(CNN) -- The Dallas, Texas, school district laid off hundreds of teachers Thursday to avoid a projected $84 million deficit.
Second-grade teacher Sandy Keaton says her students lose with the Dallas schools job cuts.
"Today is a day of tremendous sadness throughout the district," Dallas Independent School District Superintendent Michael Hinojosa said in a written statement.
"These teachers and counselors are people who devoted themselves to helping Dallas students, and we will do everything within our power to help them find new jobs."
The district laid off 375 teachers and 40 counselors and assistant principals Thursday, and transferred 460 teachers to other schools within the district.
The deficit was caused by a massive miscalculation in the budget, CNN affiliate WFAA-TV reported.
Children, one crying, crowded Thursday around Mary Crose, a music teacher at San Jacinto Elementary School.
"I've had them since they were in kindergarten," she told The Dallas Morning News, as she wrapped her arms around two of the children. "We've been through a lot at our school, and it's going to be so hard. We need the prayers and support of everyone in Dallas."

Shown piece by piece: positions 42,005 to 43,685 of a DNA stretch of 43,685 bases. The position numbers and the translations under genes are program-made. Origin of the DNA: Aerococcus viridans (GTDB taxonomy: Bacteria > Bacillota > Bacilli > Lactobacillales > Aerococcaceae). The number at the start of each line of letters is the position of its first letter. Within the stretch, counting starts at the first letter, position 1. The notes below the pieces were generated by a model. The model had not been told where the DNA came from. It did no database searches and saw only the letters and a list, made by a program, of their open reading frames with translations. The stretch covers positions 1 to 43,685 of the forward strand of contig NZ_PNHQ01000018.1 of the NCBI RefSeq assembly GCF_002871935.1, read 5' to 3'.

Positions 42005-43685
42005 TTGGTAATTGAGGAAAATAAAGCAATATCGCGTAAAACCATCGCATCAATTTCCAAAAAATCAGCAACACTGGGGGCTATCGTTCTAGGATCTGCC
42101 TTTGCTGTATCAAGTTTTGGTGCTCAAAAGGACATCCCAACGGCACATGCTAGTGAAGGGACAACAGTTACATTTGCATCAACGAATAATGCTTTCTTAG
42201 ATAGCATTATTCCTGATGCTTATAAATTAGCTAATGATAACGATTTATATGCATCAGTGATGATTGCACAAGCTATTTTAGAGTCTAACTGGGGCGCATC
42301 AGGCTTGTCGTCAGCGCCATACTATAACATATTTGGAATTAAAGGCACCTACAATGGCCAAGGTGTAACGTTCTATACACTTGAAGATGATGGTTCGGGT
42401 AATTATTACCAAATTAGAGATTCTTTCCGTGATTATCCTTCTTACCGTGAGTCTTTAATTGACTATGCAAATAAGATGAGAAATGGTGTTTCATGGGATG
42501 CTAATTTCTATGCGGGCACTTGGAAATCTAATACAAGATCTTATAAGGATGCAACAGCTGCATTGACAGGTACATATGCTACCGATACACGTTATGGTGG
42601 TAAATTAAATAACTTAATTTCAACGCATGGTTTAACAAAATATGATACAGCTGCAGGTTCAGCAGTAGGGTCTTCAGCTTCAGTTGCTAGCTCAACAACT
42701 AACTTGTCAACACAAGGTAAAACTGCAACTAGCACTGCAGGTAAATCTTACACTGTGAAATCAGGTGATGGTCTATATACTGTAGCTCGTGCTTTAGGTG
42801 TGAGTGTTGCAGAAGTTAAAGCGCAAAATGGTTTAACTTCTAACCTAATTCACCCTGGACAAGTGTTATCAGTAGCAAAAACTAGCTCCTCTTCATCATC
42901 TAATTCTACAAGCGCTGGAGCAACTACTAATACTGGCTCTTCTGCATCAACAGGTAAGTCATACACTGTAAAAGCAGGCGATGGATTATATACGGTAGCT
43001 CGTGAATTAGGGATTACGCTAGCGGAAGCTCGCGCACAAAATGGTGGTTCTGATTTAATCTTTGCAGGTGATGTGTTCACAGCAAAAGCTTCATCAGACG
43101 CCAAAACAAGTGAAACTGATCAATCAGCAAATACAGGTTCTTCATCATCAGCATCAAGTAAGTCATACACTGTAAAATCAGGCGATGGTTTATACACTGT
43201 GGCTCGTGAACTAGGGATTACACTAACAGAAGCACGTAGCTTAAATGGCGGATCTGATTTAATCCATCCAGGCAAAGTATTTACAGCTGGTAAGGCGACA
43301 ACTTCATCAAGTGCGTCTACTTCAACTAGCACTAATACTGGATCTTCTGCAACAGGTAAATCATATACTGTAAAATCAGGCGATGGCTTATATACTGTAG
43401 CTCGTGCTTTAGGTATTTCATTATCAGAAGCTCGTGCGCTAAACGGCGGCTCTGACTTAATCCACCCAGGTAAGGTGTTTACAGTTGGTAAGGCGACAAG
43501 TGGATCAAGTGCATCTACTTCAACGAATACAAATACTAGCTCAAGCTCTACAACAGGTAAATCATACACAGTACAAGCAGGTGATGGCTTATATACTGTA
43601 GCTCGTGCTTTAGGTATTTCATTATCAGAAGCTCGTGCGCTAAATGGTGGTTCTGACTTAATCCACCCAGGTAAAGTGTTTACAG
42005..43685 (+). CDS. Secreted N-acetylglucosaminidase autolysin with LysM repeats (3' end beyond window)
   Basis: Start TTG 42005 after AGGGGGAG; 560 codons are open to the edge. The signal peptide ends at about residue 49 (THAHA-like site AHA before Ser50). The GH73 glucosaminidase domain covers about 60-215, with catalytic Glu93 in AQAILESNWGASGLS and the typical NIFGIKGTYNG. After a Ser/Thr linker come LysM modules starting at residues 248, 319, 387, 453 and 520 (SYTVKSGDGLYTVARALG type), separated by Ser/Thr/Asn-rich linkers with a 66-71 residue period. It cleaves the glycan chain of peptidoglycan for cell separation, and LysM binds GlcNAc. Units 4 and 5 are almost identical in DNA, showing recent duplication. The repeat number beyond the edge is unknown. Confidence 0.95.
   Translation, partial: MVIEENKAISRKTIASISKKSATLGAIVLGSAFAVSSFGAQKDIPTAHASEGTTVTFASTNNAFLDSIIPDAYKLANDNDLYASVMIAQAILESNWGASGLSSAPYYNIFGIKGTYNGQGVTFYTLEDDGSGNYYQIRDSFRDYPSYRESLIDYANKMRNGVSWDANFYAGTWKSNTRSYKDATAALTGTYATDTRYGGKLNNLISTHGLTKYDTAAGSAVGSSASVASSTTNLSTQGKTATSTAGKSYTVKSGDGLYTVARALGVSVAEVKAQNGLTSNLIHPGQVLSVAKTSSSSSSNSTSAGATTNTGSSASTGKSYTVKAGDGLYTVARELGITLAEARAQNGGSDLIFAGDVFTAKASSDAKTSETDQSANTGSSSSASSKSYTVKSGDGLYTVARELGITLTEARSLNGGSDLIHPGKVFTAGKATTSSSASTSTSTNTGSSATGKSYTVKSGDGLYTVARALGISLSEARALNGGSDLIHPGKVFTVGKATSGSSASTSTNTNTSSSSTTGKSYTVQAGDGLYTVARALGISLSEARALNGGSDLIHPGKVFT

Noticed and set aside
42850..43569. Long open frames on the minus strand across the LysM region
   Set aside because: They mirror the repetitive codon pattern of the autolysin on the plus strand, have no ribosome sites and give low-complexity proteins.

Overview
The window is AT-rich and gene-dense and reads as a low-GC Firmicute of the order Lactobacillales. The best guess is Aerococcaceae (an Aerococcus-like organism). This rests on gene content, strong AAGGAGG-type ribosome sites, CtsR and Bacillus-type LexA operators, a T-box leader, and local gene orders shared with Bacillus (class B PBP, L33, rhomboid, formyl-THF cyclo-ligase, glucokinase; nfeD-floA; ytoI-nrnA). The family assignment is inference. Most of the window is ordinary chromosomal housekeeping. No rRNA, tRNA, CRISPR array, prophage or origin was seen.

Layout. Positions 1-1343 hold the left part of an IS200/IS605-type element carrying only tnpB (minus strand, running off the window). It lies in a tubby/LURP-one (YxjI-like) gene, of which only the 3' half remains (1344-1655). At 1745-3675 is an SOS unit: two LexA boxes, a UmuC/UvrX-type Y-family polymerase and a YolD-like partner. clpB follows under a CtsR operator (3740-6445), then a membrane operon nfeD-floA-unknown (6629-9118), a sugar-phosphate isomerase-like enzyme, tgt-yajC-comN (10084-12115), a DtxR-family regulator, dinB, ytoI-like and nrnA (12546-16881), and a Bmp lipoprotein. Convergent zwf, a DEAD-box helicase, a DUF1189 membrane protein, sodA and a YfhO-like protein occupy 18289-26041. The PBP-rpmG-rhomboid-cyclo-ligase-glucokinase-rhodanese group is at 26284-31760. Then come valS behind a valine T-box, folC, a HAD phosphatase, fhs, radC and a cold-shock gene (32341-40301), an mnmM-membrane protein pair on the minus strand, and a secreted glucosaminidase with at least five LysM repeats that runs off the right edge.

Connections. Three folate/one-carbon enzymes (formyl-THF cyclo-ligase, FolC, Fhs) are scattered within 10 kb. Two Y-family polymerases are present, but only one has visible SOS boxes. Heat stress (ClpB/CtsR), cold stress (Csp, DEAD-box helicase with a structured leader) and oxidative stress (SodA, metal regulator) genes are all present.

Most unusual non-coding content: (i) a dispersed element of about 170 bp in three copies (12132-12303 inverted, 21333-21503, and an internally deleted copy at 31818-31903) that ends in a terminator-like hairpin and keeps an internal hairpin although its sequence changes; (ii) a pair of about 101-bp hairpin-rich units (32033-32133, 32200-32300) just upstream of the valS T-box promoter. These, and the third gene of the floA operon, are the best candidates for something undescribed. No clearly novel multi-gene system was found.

"Why do you have to leave?" a girl wailed, through her tears.
"I've been looking at some of the notes they've already written," Crose said, unfolding several pieces of notebook paper. A pink heart had been drawn on one. Words were scrawled on others in crayon.
"My kids are going to lose out because I'm a very good teacher, and so they're going to lose out because they won't have me," a tearful Sandy Keaton, a second-grade teacher at San Jacinto Elementary, told WFAA. Watch teacher's tearful lament »
The 375 teachers represent about 3 percent of the district's more than 11,500 teachers. Last week, 152 employees -- including clerks, office managers and teacher assistants -- voluntarily left their jobs, the district said. On September 29, 62 central staff members lost their jobs.
Voluntarily resignations and transfers spared 88 jobs, WFAA reported.
The district estimates that the job cuts and unfilled vacancies will save $30 million. An additional $38 million will be saved by cutting various programs throughout the district.
The Dallas Independent School District is the nation's 12th largest, with more than 160,000 students.
"The children are going to suffer," Karina Colon, a prekindergarten bilingual teacher at San Jacinto Elementary, told The Dallas Morning News.
Colon kept her job, but was crying for her colleagues. "I should feel happy," she said.
The Dallas Independent School District will hold a job fair Tuesday for all employees who were given notice. More than 110 employers will attend the fair, which was put together by the district, the United Way and the Dallas Regional Chamber.
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